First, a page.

Unfortunately this is the only way these works can be seen elsewhere, by the terms of Lady Wallace’s bequest, the Wallace collection is a closed collection, meaning no works may be added or taken away from the collection and they must remain displayed together. Hertford and I agreed that the 'closed’ nature of the Collection was not necessarily beneficial to the Wallace Collection in the twenty-first century. However, Hertford went on to tell me of the gallery’s recent success and soaring visitor rates, reminding me that Hertford House, home of the Wallace Collection, has its physical limitations and the building demands respect and care. With this in mind, I have been informed of the Wallace Collection’s new expanded temporary exhibition space which will very much encourage new audiences and engage with existing visitors of the museum — something Hertford and I are extremely excited about. This space will house the exhibition ‘Sir Richard Wallace: The Collector’ which opens on the 20th June 2018 at Hertford House.

 

The exciting news that Xavier Bray will take up the directorship of the Wallace was announced in May 2016 and has been taking shape in recent months. Bray is known for his experimental curatorial techniques. Bray was previously the Chief Curator at the Dulwich Picture Gallery and the guest curator of the celebrated Goya: The Portraits exhibition at the National Gallery, London. Hertford praised his “unique approach” to curation and spoke of his excitement for what Bray would bring to the table. In his last year at the Dulwich Picture Gallery, under Bray’s direction, contemporary artist Doug Fishbone switched one of the gallery’s Old Master paintings with a cheap Chinese copy, and issued a challenge to the public to spot the imposter. Despite concerns about possible damage to the collection’s reputation, the project was in fact a big success and visitor numbers increased over the opening period. With this in mind Hertford and I discussed possible abstract projects and exhibitions that could take place at the Wallace Collection. Hertford told me how he strongly supported the appointment of Bray and believed that it was possible to be “mindful of the collections rich heritage and Lady Wallace’s stipulations” while still bringing the collection into the 21st century.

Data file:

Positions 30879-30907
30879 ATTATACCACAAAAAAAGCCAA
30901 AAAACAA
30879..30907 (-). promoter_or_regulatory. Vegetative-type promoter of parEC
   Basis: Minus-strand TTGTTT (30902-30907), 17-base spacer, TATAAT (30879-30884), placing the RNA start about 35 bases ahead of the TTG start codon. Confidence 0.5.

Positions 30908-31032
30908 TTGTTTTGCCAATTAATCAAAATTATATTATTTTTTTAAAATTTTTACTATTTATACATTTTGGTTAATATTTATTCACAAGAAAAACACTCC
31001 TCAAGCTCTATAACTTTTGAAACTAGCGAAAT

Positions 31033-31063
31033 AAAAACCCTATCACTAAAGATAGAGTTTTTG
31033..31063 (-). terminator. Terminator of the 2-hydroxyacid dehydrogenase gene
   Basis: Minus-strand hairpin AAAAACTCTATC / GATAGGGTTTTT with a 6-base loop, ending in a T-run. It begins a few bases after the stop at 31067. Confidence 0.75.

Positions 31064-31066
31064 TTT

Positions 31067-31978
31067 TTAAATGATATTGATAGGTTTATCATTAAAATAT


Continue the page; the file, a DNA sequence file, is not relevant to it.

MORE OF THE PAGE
Bray stated that “The Wallace Collection is one of the most distinguished collections in London, and a place where one can enjoy an intimate relationship with great art. I am tremendously excited and deeply honoured to be taking on the role of Director of such an august institution. I look forward to working with the staff in continuing and expanding its role as a national collection”. I believe we can all agree that the Wallace Collection has very exciting prospects and can commend the trustees for being so forward-thinking in their appointment of Bray and their engagement with what the 21st century brings for Museums and Collections around the globe. Holding one of the most outstanding art collections, in particular its French eighteenth century artworks, I look forward to seeing how the Wallace Collection, under the supervising eye of its sensational trustee board, can, as stated in their Vision Statement: “take people on the journey from the ordinary to the extraordinary. To make the best and most sympathetic use of new technologies to disseminate the understanding and appreciation of the Collection, both in terms of its objects and the full range of its activities. To develop strong and forward-looking managers who can create and motivate each member of staff to contribute to and achieve the Collection's objectives.”

 

            “To see not with, but through the eye.”